President Donald Trump moved a few days ago to end the practice of taking children from parents crossing the border from Mexico, but that didn’t stop a passionate rally Saturday in Lexington by several hundred people upset with the administration’s immigration actions.
Participants said the policy under which hundreds of children were separated from parents in recent weeks was inhumane, and that the administration has not set out a clear plan to reunite families.
Protesters also said that detaining undocumented immigrants — even if parents and children are together — is wrong when all they have done is try to escape violence in their homes.
Faith Evans, an immigrant from Morocco who became a U.S. citizen, said the people crossing into the U.S. have a right to seek asylum, and have to be in the country in order to make the request.
“Nobody leaves their home country because things are good. It’s a choice between life and death,” Evans said. “We have to dispel the idea that they are criminals.”
The Kentucky chapter of the National Organization for Women (NOW) organized the rally.
Several other social-justice organizations were represented, including the Central Kentucky Council for Peace and Justice, Kentucky Refugee Ministries, the Kentucky Equal Justice Center, the Bluegrass Activist Alliance and Kentuckians for the Commonwealth.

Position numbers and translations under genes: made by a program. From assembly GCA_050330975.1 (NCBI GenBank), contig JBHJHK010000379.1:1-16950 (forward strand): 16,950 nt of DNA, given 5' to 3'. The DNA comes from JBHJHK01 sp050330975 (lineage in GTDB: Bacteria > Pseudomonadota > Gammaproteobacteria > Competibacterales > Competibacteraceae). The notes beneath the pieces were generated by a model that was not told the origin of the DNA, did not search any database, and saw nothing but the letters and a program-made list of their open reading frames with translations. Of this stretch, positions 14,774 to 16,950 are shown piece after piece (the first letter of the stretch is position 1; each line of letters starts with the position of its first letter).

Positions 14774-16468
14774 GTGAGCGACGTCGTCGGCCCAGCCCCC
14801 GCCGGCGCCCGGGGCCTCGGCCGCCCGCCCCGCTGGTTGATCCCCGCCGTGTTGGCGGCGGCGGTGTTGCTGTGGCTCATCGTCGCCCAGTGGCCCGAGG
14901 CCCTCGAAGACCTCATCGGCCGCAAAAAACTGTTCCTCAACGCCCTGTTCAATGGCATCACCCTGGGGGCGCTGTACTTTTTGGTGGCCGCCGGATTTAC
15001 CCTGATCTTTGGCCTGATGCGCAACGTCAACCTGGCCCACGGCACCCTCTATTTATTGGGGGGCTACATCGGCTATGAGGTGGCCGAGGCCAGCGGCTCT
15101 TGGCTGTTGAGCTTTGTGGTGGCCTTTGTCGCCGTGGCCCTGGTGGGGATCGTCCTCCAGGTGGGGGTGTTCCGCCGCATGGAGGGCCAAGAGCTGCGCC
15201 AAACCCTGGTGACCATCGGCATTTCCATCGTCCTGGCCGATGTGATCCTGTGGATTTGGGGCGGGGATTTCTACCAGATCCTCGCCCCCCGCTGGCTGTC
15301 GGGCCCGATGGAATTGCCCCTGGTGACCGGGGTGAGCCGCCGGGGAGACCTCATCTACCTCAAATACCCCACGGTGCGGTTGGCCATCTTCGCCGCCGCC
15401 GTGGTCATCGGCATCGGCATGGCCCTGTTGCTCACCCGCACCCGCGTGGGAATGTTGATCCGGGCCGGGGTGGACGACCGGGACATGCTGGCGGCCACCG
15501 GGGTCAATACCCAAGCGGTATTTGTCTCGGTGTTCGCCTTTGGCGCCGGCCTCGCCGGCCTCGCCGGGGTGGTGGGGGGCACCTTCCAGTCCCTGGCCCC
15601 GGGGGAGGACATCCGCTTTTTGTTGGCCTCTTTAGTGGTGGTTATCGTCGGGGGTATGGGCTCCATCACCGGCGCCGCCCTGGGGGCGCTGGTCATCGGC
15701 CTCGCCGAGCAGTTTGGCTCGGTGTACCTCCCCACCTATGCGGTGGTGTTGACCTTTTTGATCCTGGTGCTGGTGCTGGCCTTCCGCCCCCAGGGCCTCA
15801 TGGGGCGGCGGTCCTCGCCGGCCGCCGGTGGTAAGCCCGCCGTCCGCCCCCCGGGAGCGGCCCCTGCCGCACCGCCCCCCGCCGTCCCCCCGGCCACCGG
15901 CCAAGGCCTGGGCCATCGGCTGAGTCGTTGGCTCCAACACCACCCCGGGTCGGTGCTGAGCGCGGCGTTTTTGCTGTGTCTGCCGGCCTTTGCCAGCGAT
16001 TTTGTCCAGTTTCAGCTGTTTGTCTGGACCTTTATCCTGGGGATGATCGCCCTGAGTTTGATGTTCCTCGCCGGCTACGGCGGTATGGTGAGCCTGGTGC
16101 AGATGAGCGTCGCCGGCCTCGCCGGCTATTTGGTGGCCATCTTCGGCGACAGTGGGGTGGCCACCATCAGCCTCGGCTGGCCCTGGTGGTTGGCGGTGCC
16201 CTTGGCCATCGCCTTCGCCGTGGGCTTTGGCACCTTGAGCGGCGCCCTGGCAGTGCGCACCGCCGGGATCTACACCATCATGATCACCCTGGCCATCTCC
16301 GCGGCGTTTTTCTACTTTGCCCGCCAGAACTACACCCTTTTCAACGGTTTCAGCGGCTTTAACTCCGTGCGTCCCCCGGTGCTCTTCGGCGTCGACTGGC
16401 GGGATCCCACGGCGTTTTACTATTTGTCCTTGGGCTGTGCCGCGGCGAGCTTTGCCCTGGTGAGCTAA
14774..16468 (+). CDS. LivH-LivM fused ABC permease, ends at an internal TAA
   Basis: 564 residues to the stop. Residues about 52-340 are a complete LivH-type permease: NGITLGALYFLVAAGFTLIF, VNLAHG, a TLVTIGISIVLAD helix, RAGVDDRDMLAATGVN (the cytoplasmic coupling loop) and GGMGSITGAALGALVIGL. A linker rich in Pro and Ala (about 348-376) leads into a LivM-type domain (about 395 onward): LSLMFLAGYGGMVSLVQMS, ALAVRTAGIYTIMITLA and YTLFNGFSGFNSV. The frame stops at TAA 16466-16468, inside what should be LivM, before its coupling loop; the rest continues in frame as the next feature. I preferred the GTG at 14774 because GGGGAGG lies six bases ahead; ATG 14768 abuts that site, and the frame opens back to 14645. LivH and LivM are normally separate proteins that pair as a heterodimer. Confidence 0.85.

“We stand in solidarity with our immigrant and refugee families,” said Karen Conley, vice-president of the Kentucky NOW chapter.
The rally was in the downtown courthouse plaza. White and brown kids splashed in the fountain as speakers condemned the administration's actions.
While some people support Trump's hardline stance, people at the rally said hostility to immigrants is an affront to American values.
“I want to return to our core American values, and inclusiveness is one of them,” said Kremena Todorova, a professor at Transylvania University who came to the U.S from Bulgaria. “I believe immigrants and refugees should be welcome here.”
State Rep. Reggie Thomas, a Democrat from Lexington, said he and others at the rally believe all people are equal, but that Trump doesn’t believe that.
“We’re here today because we believe in the American dream,” Thomas said.
Chris Bruggman, a licensed clinical social worker from Louisville, said children separated from their parents will suffer emotional damage.
“It’s just sick and disgusting that he’s using these kids as bargaining chips” in seeking to build a border wall, Bruggman said of Trump.
Participants also criticized Attorney General Jeff Sessions over using the Bible in defending the administration’s policy.
Rev. Dalene Vasbinder, pastor at Woodland Christian Church in Lexington, said Sessions misused the Bible. She reminded the crowd that Jesus said the greatest commandment was to love God completely, but that the second was to “love your neighbor as yourself,” as the crowd cheered.